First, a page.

Step 3 - Appraise

Critical Appraisal Tool

This is a critical appraisal tool (CAT) which was designed by UNSW Medicine but is equally applicable across allied health areas including optometry. A CAT is useful when appraising research evidence, since it provides a list of key points to look for during critique, helping to identify confounding factors related to factors such as masking, randomisation, control and other forms of bias. Use the tool while you read a research paper, as a checklist or reminder of key points to look for.

Ask, Acquire, Appraise

This resource is a description of an assignment I have used in a postgraduate course on Evidence-based Optometry, but which could also be used at undergraduate level or by practitioners wishing to hone their EBP skills. The assignment involves working through the first three steps of the EBP process: Ask (formulating a clinical question around a clinical scenario), Acquire (obtain research evidence to address the question) and Appraise (evaluate the evidence to find the best available evidence relevant to the clinical question).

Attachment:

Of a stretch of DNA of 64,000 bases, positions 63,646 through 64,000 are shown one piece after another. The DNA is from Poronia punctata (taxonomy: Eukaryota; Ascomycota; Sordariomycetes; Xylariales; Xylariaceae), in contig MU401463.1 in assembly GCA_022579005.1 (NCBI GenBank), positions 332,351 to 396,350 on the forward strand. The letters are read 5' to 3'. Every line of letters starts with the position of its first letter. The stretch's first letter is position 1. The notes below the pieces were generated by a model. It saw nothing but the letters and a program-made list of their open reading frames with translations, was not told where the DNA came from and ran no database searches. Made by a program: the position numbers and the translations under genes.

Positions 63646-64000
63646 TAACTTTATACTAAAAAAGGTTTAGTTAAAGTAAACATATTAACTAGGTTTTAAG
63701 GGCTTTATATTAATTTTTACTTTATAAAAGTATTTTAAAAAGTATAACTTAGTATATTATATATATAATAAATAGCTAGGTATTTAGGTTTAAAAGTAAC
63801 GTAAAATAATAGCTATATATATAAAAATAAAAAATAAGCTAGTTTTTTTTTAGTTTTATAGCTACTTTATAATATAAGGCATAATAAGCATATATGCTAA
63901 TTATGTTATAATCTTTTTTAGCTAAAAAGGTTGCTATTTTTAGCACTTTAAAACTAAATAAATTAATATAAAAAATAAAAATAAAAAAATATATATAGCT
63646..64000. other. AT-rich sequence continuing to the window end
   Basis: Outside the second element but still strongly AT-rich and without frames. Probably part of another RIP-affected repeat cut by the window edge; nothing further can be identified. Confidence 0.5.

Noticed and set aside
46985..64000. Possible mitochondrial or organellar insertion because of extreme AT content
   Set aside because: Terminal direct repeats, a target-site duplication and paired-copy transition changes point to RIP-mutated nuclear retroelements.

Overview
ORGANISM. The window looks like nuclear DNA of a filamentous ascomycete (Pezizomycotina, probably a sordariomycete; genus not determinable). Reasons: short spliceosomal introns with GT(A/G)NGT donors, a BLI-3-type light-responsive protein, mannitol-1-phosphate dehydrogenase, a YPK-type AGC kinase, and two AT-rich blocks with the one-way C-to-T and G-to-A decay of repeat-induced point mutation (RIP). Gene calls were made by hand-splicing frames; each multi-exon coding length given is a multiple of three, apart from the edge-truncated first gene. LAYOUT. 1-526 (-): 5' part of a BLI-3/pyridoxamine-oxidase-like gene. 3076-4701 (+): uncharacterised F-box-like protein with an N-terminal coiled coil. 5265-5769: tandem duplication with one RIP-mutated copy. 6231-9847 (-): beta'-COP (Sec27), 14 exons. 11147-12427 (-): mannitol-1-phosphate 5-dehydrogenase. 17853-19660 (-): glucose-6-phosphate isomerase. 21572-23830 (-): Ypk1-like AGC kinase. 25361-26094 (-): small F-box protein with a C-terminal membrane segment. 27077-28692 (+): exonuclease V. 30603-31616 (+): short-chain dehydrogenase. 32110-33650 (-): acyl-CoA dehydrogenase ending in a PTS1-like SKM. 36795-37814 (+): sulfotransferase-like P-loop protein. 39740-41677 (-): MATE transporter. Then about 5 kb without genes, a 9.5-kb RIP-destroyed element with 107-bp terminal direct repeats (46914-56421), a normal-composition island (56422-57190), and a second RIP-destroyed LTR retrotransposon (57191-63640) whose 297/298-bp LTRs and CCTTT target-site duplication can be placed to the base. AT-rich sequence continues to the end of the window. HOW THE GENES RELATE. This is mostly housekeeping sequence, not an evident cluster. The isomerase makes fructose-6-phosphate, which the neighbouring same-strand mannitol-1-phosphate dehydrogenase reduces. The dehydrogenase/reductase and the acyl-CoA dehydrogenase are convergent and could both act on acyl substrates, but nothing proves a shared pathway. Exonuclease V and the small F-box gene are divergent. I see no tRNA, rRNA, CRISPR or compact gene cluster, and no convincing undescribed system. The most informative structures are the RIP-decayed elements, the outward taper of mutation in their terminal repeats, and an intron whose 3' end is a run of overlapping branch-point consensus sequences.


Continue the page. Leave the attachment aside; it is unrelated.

Introduction to EBP in Optometry

WHAT IS EVIDENCE-BASED PRACTICE IN OPTOMETRY?

"application of knowledge to decision making in optometric practice"

EVIDENCE BASED PRACTICE (EBP):

EBP involves

Acquisition and use of:

                        Information skills

Step 3: Appraise

 Step 3: Appraise

Critical Appraisal

How to Read a Paper

Carefully reading a paper to decide if we can and should apply the results to our patients is called critical appraisal. Learning how to do this well is difficult and takes practice. It is however crucial to your ability to properly understand the importance of clinical study reports. In this section we will start with asking a few questions about a selected paper.

Barriers to EBP Task

A list of barriers and strategies to EBP specific to optometry and eye care professionals.

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